New training tools to be developed for teachers.
Funding for a charity supporting children with dyslexia is being doubled, Deputy First Minister John Swinney has announced.
Dyslexia Scotland will receive £200,000 funding in 2017/18 to support their work, which includes a helpline, dyslexia assessments and tutoring.
New tools to help teachers address the needs of pupils with dyslexia are also being developed.
The Addressing Dyslexia toolkit has been revised to make it more accessible and easier to use. The free online resource helps teachers support children with dyslexia and literacy issues.
Free online training courses are also being developed to help teachers identify dyslexia early and improve support for pupils as they learn and when preparing to leave school.
Mr Swinney announced the funding at the launch of the refreshed toolkit today, where he met young ambassadors for Dyslexia Scotland and the charity’s president, Sir Jackie Stewart.
Mr Swinney said:
“It is vital that young people with dyslexia get the support they need so they can achieve their potential. Today I have met young people who show just how much can be achieved with the right identification and support. But we also know there is more to be done.
“That is why we are doubling the funding we provide to Dyslexia Scotland, to support their work in improving opportunities and supporting children and their families.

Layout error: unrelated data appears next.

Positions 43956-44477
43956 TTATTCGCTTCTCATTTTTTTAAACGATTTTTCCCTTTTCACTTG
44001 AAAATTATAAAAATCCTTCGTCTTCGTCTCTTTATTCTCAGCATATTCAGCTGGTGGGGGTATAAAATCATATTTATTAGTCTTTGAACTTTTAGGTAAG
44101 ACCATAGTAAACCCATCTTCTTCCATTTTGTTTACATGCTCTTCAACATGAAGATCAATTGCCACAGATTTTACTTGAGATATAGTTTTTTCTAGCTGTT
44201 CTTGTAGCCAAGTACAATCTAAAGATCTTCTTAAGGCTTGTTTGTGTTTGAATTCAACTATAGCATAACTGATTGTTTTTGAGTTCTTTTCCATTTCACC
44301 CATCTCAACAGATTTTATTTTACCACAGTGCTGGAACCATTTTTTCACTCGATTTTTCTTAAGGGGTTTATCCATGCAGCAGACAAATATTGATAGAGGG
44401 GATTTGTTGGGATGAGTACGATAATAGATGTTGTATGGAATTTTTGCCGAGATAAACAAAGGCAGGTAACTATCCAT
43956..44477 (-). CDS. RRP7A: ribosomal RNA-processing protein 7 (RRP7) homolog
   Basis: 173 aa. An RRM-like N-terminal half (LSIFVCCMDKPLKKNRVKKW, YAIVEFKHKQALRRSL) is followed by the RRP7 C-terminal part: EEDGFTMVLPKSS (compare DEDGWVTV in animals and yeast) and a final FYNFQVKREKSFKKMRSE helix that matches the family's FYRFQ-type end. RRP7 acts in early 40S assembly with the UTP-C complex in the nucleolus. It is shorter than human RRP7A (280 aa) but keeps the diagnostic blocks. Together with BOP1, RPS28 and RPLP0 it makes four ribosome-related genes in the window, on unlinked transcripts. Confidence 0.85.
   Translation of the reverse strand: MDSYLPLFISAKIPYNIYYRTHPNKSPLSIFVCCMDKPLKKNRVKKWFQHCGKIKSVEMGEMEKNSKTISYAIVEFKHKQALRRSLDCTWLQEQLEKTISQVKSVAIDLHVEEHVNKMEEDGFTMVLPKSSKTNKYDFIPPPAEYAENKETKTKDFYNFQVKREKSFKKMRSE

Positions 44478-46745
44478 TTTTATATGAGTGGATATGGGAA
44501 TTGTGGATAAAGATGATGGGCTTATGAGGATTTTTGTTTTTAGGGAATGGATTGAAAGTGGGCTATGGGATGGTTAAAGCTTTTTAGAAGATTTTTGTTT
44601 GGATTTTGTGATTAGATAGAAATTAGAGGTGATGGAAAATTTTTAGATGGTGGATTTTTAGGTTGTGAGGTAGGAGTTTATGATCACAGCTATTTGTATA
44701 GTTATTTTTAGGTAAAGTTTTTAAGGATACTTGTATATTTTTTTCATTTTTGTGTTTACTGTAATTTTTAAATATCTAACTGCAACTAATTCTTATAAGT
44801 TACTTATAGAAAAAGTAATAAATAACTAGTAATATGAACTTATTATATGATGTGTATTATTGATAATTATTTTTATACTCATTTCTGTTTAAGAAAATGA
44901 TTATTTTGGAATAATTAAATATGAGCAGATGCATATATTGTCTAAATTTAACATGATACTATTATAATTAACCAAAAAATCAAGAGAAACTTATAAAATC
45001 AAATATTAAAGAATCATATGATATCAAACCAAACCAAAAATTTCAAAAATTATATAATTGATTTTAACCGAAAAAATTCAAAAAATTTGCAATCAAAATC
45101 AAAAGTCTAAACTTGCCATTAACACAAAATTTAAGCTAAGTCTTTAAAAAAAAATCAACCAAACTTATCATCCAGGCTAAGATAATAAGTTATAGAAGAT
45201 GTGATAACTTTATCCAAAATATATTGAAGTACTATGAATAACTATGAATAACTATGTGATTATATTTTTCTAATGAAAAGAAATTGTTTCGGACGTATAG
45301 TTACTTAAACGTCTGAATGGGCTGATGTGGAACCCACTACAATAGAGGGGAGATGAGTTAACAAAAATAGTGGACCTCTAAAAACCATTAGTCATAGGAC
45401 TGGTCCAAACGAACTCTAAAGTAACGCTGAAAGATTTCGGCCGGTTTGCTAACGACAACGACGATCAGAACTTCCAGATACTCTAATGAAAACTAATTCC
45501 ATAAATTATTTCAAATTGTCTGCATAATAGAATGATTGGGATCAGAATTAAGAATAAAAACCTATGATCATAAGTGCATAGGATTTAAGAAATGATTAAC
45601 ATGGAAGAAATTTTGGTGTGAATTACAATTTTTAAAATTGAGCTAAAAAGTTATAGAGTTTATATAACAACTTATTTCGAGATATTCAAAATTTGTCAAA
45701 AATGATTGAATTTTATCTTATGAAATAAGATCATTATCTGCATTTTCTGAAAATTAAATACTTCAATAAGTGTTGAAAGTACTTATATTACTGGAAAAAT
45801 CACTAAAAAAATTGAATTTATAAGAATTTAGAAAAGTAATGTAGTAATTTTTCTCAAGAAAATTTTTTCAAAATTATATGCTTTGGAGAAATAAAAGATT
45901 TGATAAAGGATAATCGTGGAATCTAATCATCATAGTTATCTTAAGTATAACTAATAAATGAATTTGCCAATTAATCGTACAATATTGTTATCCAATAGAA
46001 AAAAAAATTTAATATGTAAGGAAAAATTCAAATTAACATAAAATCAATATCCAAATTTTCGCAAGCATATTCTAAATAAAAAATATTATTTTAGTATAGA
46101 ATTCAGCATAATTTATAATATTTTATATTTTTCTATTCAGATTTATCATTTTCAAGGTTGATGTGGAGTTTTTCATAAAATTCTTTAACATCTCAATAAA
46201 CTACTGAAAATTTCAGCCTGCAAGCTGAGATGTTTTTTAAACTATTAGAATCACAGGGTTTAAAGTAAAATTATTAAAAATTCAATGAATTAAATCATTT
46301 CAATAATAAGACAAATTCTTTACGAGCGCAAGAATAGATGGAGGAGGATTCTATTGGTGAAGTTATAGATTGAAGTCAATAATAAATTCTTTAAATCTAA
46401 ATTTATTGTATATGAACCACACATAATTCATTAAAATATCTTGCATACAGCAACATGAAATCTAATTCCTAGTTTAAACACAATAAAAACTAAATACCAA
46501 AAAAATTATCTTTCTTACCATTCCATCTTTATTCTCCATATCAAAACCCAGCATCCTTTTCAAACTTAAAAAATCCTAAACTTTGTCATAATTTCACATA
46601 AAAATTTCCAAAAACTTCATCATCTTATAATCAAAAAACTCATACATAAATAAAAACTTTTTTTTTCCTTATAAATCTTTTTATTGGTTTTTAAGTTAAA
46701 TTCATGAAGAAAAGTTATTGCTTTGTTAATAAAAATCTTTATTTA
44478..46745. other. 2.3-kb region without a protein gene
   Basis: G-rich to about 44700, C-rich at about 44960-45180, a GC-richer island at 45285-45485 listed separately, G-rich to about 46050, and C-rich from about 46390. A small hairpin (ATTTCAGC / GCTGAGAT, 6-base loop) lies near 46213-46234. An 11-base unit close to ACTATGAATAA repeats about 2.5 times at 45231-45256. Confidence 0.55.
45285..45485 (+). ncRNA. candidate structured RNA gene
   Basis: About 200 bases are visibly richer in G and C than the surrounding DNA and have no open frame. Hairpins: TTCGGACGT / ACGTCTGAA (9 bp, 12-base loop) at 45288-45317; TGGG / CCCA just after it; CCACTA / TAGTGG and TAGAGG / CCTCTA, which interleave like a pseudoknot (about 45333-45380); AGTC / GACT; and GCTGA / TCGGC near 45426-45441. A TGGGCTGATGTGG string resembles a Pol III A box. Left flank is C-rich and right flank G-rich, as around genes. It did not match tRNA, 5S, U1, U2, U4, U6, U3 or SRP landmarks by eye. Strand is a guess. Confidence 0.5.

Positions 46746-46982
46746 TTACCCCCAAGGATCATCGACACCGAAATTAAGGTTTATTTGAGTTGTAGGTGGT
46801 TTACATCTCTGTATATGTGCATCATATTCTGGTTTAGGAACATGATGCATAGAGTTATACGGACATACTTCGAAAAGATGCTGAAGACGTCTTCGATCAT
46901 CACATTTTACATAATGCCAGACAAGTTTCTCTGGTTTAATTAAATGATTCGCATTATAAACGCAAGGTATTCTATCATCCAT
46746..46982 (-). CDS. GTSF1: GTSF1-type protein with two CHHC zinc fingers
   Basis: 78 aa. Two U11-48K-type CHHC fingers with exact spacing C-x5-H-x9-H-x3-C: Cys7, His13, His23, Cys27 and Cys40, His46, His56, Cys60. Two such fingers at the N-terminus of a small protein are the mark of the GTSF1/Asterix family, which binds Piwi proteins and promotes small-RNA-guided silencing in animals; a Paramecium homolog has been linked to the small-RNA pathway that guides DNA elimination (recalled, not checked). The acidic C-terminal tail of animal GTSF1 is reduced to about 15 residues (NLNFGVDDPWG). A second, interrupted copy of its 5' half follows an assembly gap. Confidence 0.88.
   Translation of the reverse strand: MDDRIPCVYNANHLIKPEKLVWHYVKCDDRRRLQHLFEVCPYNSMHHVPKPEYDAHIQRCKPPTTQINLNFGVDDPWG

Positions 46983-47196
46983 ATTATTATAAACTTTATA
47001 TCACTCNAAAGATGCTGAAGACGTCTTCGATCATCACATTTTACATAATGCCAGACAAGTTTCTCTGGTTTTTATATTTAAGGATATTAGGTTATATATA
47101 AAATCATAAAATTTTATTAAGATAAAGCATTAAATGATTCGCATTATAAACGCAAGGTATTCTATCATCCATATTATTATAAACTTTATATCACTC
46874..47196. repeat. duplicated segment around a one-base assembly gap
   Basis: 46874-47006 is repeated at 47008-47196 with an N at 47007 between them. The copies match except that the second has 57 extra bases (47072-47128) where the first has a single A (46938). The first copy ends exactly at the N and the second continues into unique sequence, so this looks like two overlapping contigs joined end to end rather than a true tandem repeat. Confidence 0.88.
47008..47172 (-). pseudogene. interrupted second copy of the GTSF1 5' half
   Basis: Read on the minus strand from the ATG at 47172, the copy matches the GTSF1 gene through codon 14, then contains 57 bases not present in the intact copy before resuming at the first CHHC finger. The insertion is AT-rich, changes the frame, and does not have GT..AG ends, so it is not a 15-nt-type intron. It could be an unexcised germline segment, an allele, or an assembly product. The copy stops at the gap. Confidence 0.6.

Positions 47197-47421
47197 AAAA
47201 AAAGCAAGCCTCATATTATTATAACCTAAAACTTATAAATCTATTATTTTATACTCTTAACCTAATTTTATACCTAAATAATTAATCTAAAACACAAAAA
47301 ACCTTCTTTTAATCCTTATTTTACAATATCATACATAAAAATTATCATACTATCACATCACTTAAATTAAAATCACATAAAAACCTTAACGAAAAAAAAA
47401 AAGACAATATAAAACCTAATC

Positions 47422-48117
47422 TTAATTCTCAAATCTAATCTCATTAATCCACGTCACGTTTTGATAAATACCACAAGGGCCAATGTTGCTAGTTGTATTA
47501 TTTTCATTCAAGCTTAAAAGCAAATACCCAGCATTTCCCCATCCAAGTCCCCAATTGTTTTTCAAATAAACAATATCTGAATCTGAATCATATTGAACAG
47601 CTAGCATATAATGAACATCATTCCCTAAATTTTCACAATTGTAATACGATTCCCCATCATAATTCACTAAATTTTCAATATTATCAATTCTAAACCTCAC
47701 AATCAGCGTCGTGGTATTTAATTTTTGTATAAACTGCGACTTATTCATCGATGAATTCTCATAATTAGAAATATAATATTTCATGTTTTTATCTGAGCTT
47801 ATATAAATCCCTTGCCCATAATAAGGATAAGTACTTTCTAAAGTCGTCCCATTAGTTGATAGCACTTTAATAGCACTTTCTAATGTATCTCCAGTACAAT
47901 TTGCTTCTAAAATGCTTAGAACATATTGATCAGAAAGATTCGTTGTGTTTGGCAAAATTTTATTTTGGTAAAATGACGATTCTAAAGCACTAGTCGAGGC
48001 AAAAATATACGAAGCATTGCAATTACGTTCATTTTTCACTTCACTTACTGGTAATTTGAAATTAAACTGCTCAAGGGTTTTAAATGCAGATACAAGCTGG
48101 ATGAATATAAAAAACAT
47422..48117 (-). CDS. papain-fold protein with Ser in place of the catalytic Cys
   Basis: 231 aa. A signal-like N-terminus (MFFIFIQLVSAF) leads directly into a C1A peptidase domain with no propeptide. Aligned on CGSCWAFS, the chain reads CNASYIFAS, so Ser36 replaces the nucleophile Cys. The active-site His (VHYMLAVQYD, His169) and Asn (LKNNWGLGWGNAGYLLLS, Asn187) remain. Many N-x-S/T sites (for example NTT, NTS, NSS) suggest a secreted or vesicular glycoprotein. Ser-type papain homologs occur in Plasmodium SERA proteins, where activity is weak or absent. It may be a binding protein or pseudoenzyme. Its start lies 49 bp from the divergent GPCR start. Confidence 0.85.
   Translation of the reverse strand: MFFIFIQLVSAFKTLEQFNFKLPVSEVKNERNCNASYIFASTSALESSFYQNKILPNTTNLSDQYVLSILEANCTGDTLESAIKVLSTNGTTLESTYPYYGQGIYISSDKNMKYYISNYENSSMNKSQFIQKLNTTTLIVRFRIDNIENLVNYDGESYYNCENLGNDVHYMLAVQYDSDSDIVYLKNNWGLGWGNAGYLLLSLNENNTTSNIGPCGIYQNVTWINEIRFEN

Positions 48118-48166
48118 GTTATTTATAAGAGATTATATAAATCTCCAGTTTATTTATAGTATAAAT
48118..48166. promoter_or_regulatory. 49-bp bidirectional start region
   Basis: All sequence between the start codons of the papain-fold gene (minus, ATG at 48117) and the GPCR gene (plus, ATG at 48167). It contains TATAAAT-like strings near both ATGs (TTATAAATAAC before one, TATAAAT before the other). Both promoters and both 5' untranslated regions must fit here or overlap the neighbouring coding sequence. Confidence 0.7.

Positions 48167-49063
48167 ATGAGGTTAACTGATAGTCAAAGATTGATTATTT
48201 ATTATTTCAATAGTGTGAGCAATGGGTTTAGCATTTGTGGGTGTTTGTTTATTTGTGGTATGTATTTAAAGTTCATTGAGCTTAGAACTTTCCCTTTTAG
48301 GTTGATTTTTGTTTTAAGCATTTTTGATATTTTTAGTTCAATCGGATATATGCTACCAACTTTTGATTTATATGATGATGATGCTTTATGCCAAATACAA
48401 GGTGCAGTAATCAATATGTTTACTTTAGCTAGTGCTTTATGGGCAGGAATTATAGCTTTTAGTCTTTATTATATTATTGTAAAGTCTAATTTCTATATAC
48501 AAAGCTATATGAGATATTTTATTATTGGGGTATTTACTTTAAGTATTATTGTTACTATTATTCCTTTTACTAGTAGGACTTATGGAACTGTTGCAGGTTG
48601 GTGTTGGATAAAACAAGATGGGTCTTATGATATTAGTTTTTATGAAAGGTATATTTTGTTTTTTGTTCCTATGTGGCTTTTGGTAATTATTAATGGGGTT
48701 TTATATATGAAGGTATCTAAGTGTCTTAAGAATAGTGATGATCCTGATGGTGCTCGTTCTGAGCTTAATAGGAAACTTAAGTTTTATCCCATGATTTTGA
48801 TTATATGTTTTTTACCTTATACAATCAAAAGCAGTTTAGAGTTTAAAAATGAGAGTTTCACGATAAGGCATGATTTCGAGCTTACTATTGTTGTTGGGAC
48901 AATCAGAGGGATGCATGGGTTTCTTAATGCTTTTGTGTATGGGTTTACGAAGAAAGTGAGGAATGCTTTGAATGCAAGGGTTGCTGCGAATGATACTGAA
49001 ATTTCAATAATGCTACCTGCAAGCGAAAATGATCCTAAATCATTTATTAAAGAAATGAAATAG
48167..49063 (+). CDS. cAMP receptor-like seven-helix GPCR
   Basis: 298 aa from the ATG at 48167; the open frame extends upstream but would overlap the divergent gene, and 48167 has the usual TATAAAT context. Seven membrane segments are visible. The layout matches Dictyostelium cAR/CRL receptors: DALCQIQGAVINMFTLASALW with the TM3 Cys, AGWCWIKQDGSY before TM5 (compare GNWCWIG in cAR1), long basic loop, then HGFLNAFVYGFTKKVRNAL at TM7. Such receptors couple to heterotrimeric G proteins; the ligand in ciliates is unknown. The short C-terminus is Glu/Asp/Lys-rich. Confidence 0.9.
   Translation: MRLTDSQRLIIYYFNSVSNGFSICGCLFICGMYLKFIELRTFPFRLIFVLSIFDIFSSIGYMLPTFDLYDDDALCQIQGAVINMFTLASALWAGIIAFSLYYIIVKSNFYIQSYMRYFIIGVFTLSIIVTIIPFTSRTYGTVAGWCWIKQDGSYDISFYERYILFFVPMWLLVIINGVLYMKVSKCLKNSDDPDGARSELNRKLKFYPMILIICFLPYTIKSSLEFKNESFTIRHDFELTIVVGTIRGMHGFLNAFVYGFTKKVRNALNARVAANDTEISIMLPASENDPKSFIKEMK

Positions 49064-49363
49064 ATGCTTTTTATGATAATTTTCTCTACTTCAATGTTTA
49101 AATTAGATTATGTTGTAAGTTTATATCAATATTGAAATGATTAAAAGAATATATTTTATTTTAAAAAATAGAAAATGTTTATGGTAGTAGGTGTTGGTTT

“To help children get the right start in life, teachers must be properly equipped to identify dyslexia early and provide the right support, which is why we have refreshed our Addressing Dyslexia toolkit, and created new online training tools.”
Sir Jackie Stewart said:
“I cannot emphasise how important it is for all teachers – and I mean all teachers - to use this free, comprehensive and informative Toolkit. For the sake of the 10-15% of children and young people with dyslexia in Scotland, my hope is that teachers, schools and local authorities actively promote this invaluable guidance and the accompanying online training. My sincere thanks go to the expert working group that has made this possible.
“My own experience at school scarred me for life due to the ignorance of my teacher – and we know that there are still too many young people not being identified and supported today. Therefore, I am delighted and very grateful that the Scottish Government has supported this initiative and that the Deputy First Minister has today announced that the funding to Dyslexia Scotland will be doubled next year.”
The Addressing Dyslexia toolkit was first launched in 2010.
The first of three online training modules – entitled ‘Introduction to dyslexia and inclusive practice’ – has been developed. It will be available on the Addressing Dyslexia, Open University and Dyslexia Scotland websites and through Education Scotland’s digital sites.
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